Coming to the table to feast on the Lord’s Supper is a radical thing. We search daily for products and goods to fill the holes we feel, we spend our time with people who look like us and sound like us. And yet at this simple meal, we are invited to a table with people who are completely unlike us. At this meal we get to taste a little bit of heaven on earth and we receive the only thing that can bring real satisfaction.

Today we live in a world where we are forever asking “Who gets in?” What does it take to earn a spot at the table? What kind of grades do I need to make to get into college? How long will I have to wait before it’s my turn?

But in the kingdom of God, at this table, all are welcome. Always. Amen.

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On Sitting At The Reject Table – Luke 14:1, 7-14

Luke 14.1, 7-14

On one occasion when Jesus was going to the house of a leader of the Pharisees to eat a meal on the Sabbath, they were watching him closely. When he noticed how the guests chose the places of honor, he told them a parable. “When you are invited by someone to a wedding banquet, do not sit down at the place of honor, in case someone more distinguished than you has been invited by your host; and the host who invited both of you may come and say to you, ‘Give this person your place,’ and then in disgrace you would start to take the lowest place. But when you are invited, go and sit down at the lowest place, so that when your host comes, he may say to you, ‘Friend, move up higher’; then you will be honored in the presence of all who sit at the table with you. For all who exalt themselves will be humbled and those who humble themselves will be exalted.” He said also to the one who had invited him, “When you give a luncheon or a dinner, do not invite your friend or your brothers or your relatives or rich neighbors, in case they invite you in return, and you would be repaid. But when you give a banquet, invite the poor, the crippled, the lame, and the blind. And you will be blessed, because they cannot repay you, for you will be repaid at the resurrection of the righteous.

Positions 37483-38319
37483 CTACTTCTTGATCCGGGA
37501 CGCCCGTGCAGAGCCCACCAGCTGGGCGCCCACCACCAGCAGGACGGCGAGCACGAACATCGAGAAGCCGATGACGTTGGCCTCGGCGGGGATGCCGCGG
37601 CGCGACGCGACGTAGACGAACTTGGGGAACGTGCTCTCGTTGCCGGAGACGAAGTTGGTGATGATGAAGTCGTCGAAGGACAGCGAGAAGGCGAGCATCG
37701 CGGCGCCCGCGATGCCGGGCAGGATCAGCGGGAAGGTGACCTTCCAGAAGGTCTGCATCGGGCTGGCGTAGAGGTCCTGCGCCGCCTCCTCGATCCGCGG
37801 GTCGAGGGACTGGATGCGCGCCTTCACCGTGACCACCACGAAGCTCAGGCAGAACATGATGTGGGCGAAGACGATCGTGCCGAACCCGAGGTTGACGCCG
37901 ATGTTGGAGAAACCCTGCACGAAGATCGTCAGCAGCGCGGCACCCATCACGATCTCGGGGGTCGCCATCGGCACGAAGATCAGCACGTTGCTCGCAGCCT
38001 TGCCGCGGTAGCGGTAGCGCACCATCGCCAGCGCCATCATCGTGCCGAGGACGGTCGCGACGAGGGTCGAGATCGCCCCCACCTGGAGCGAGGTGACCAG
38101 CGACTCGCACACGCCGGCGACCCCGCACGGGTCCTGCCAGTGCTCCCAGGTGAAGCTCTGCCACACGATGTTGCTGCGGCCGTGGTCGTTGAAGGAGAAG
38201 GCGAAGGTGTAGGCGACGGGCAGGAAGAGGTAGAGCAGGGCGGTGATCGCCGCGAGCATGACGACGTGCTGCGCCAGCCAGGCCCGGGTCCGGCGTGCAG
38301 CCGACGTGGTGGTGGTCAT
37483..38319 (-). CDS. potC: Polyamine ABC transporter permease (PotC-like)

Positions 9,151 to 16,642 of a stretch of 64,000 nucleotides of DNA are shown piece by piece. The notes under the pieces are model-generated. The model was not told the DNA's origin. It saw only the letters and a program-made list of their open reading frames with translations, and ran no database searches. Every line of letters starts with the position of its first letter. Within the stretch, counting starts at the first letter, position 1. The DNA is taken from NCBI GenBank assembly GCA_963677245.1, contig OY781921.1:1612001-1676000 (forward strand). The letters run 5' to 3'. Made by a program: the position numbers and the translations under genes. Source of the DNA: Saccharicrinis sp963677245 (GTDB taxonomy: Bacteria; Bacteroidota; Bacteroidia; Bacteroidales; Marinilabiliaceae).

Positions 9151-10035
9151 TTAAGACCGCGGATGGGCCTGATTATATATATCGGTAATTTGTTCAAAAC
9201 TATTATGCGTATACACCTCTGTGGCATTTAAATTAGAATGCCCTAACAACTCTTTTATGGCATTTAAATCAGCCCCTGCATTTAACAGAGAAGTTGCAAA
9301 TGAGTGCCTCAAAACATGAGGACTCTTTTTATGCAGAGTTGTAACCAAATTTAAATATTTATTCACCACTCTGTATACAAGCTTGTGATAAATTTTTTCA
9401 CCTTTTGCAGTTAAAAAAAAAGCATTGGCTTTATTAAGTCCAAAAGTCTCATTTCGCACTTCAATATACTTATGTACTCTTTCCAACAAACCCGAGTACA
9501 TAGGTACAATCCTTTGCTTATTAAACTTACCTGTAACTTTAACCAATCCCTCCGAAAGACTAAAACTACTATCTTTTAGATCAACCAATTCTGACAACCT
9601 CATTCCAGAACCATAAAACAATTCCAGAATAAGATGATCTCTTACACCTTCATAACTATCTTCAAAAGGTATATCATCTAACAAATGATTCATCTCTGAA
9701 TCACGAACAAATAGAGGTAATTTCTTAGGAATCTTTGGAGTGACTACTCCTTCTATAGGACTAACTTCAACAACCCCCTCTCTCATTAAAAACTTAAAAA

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Throughout the gospels, people are forever asking Jesus about the kingdom of heaven. What does it take to get in? Who will be there? When will it happen?

And whenever Jesus is asked about the kingdom of heaven, do you know what he compares it to most often? A wedding feast.

I love weddings. I love getting to spend time with a couple as their special day gets closer and closer. I love working with families in terms of making the wedding ceremony as special and faithful as possible. I love being invited into this profoundly holy moment at the altar of marriage and bringing two people into an everlasting covenant. But more than all of that, I love weddings because they are as close as we can get to heaven on earth.

During the months leading up to a wedding, while I’m working on pre-marital counseling and the homily and the order of worship, the couple has a lot of work to do as well. They have to procure a reception location, taste test the hors d’oeuvres and the main course, and find the perfect DJ. But perhaps the most difficult and taxing requirements prior to the wedding are the guest list and the seating arrangements.

Nearly every couple I have married has struggled with who to invite and where to seat them. Does that uncle that no one has seen in years warrant an invitation? And what about your cousin’s ex-wife? Maybe we should just send her an invitation to be kind, but if she shows up where can we put her? And where in the world are we going to put the pastor and his wife?